Smokers around the country are paying more for their cigarettes today, with the price of tobacco products rising 10 per cent.
MidCentral DHB Health Promotion Adviser Julie Beckett says, “a 50g pack of tobacco will set you back over a $100. If you smoke two packs a week that’s over $10,000 a year spent on the habit.”
This is the third year in a row the price has increased by 10 per cent on New Year's Day as part of the Ministry of Health’s goal to make New Zealand smoke-free by 2025.
She says after New Year’s 2018, there was a sharp increase in the number of people accessing stop-smoking services and she expects the same this year.
“Many smokers would love to quit, and tobacco price increases combined with New Year’s resolutions provide an opportunity to begin that journey.”
Is it working?
Nine years into the policy, results have shown a large decline in the proportion of youth who have ever smoked, or who are daily smokers.
“While this is a significant achievement for the tobacco control programme, significant inequities remain for Māori and Pacific communities, necessitating a targeted approach for these populations," the latest evaluation report said.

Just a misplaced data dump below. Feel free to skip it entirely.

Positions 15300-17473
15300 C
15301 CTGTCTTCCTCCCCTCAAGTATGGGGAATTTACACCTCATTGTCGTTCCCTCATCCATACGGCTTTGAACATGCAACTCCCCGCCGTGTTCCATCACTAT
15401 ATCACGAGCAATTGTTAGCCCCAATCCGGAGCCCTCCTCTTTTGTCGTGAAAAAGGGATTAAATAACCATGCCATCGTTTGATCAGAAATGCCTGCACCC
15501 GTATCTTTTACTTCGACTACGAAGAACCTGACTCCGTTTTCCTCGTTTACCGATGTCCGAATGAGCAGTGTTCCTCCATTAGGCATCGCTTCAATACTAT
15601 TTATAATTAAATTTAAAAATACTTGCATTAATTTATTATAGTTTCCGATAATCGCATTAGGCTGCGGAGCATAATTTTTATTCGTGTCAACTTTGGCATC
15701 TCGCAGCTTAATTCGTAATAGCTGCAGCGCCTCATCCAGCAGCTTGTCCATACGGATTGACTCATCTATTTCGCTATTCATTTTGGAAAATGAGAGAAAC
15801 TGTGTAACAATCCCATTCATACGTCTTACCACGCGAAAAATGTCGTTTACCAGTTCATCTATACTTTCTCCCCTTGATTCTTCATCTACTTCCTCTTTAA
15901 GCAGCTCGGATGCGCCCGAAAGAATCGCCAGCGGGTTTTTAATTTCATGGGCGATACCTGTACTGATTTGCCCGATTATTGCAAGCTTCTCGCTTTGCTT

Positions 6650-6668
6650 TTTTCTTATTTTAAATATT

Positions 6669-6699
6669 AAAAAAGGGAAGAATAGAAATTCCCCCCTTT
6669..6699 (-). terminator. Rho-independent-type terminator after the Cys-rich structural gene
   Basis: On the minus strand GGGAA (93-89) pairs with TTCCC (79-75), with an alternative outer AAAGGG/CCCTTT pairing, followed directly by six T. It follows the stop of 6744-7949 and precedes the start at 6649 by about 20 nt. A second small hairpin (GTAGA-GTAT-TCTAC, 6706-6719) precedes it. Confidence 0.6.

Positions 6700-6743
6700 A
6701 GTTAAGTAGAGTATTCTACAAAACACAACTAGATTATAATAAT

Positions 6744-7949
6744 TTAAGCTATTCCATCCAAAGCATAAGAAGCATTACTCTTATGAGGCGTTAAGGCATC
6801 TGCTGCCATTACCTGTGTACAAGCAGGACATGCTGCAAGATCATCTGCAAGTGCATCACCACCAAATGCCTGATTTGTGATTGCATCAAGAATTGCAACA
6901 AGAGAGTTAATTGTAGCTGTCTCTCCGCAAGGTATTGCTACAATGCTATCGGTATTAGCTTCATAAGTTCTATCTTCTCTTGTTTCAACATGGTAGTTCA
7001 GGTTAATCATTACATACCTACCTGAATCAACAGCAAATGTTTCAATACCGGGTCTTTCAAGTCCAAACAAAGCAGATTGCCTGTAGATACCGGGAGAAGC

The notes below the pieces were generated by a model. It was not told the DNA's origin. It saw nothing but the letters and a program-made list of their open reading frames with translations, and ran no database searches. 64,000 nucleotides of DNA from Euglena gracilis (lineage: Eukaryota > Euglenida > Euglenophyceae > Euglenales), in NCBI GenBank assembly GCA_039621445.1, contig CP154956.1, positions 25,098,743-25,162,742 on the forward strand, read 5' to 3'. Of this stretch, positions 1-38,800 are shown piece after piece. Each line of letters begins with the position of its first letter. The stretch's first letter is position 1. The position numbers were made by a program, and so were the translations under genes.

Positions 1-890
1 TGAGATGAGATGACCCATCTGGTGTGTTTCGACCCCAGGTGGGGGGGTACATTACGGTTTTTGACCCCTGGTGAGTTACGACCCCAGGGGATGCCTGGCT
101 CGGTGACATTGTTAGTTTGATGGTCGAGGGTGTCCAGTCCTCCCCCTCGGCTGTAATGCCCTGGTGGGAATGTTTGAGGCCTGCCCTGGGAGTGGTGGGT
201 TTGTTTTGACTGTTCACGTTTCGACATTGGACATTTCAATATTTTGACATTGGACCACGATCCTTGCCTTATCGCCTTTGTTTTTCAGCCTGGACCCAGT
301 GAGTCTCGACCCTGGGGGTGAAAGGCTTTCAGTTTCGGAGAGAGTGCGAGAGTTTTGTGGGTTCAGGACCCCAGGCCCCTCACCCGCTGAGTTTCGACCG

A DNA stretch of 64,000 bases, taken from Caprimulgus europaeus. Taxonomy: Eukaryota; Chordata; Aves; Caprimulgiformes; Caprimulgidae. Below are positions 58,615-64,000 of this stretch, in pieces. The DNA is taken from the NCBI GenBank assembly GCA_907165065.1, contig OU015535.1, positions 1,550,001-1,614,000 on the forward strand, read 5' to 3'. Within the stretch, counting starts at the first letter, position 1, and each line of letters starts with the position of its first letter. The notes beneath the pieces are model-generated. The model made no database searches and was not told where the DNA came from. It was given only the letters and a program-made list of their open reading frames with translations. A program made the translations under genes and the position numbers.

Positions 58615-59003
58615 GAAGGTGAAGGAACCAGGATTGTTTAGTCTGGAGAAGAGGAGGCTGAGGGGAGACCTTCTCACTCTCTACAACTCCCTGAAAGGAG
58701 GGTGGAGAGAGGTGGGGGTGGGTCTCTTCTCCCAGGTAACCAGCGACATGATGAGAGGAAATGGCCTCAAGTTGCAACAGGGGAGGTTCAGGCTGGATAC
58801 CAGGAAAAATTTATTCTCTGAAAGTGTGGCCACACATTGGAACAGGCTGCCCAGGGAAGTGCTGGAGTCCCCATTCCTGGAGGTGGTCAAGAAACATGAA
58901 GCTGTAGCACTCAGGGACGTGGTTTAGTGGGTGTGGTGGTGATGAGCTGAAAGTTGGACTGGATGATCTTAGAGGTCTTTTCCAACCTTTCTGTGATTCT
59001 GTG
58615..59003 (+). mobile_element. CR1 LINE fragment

The gap in smoking rates for Māori and Pacific compared with other ethnic groups, remained significant, with daily smoking prevalence rates among Māori 2.7 times higher than in non-Māori.
The New Zealand Taxpayers Union says the tax increase is harmful.
“The single-minded focus on ’Smokefree 2025’ through higher taxes has resulted in serious financial pain for smokers, who sacrifice essentials for themselves and their families,” the union said in a statement last month.
“In addition, excise tax has had unintended consequences such as violent robbery and illegal importation. These negative consequences far outweigh the effectiveness of further tax hikes.”
The union says safer alternatives like vaping are proven to be much more effective.
Beckett says the extra supports would double the chances of the smoker quitting.
“Nicotine patches, gum and lozenges are safe, and contain only a minimal amount of nicotine. They come packaged without any of the 4000 chemicals (many of which are harmful) found in cigarettes, she says.
"We are trying to put a stop to whānau dying needlessly from smoking-related diseases. More and more people are quitting and we are seeing more outdoor public spaces become smoke-free. Smoking used to be very social, and now it's just not.”